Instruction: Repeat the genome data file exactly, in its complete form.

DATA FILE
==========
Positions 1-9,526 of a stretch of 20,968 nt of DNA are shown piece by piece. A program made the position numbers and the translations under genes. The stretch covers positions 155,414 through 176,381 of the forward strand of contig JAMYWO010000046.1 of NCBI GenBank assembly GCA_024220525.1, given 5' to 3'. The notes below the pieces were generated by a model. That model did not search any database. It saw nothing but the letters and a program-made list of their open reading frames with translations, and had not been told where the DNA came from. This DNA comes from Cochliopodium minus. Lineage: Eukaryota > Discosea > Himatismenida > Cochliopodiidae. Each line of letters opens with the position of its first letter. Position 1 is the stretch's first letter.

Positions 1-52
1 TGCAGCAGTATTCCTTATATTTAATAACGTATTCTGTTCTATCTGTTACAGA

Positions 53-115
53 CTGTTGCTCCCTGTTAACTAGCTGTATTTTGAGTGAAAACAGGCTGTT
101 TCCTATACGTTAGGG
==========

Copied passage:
Positions 1-9,526 of a stretch of 20,968 nt of DNA are shown piece by piece. A program made the position numbers and the translations under genes. The stretch covers positions 155,414 through 176,381 of the forward strand of contig JAMYWO010000046.1 of NCBI GenBank assembly GCA_024220525.1, given 5' to 3'. The notes below the pieces were generated by a model. That model did not search any database. It saw nothing but the letters and a program-made list of their open reading frames with translations, and had not been told where the DNA came from. This DNA comes from Cochliopodium minus. Lineage: Eukaryota > Discosea > Himatismenida > Cochliopodiidae. Each line of letters opens with the position of its first letter. Position 1 is the stretch's first letter.

Positions 1-52
1 TGCAGCAGTATTCCTTATATTTAATAACGTATTCTGTTCTATCTGTTACAGA

Positions 53-115
53 CTGTTGCTCCCTGTTAACTAGCTGTATTTTGAGTGAAAACAGGCTGTT
101 TCCTATACGTTAGGG